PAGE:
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Head in the Clouds

Stuart Townsend with girlfriend Charlize Theron in Head in the Clouds. (Photo: Sony Pictures Classics).

By Tom O'Neill, Contributor
October / November 2004

Tom O’Neill talks to Hollywood heartthrob Stuart Townsend about his newfound stardom and his latest movie with Charlize Theron.

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The common perception might be that when you have a very hot, Academy Award-winning actress like, say, Charlize Theron, and she does a follow-up picture to the film that won her an Oscar (Monster) and it just so happens to co-star her, well, less familiar – but extremely good-looking – actor boyfriend: say, Dublin’s own Stuart Townsend, that, well, the newly empowered star might have thrown her weight around a little to get the up-and-comer his role. Not so when it comes to Townsend, a scrappy, theater-trained son of a Howth golf pro, who earned his ticket out of Ireland with an award-winning performance in a play he co-wrote for the Gaiety Theatre.

Dublin-born up-and-coming actor Stuart Townsend. (Photo: Sony Pictures Classics).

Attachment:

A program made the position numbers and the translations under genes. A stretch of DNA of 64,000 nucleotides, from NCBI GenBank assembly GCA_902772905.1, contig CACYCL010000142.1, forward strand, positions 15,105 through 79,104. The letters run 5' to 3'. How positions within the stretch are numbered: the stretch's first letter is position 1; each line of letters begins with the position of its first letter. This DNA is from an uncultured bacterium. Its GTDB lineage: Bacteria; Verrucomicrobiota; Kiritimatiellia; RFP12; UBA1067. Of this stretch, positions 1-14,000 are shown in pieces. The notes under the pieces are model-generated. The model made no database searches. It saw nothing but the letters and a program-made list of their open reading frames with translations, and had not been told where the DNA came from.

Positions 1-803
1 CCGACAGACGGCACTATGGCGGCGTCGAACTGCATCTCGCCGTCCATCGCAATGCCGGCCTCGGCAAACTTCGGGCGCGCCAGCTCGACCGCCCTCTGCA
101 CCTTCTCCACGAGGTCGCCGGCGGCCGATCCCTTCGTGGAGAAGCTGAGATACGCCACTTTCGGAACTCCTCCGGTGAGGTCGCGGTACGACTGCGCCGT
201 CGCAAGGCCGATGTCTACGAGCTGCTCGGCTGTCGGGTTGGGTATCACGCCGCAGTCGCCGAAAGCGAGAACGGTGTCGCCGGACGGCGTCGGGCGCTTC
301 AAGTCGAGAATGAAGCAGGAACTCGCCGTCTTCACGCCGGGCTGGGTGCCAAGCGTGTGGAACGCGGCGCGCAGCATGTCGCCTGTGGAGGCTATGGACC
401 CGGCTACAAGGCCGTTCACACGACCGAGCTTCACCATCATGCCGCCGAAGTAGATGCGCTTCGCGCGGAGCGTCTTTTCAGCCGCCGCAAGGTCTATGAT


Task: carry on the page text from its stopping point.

Monster was already in the can and being readied for release last September when the script Townsend committed to a year earlier landed on his girlfriend’s – and his – doorstep. Granted, it was her John Hancock that finally put the project in turnaround, but it was his picture first, and at his urging that she agreed to do it. Theron, who had already appeared with the 31-year-old actor four years earlier in Trapped (where they met and fell in love), liked the idea of playing opposite her beau again, and lost the 30 pounds she’d packed on for Monster to become “Gilda,” the hedonistic American heiress who falls for “Guy,” an Irish-born idealist in the World War II drama Head in the Clouds.

Scheduled for a September 17 release, Clouds also stars Spanish actress Penelope Cruz as the third wheel in a complicated – and very sexy – triangular relationship. It’s an interesting choice for the real-life lovers, especially considering the fate of another well-known Hollywood couple’s disastrous back-to-back flops earlier this year. Acknowledging the risk of working with his high-profile girlfriend so soon after their original pairing in 2002’s Trapped, a kidnapping drama, the amiable Townsend chuckles and says, “We’d wanted to work together again, but you want to do the right stuff. You don’t want to end up doing Gigli II.”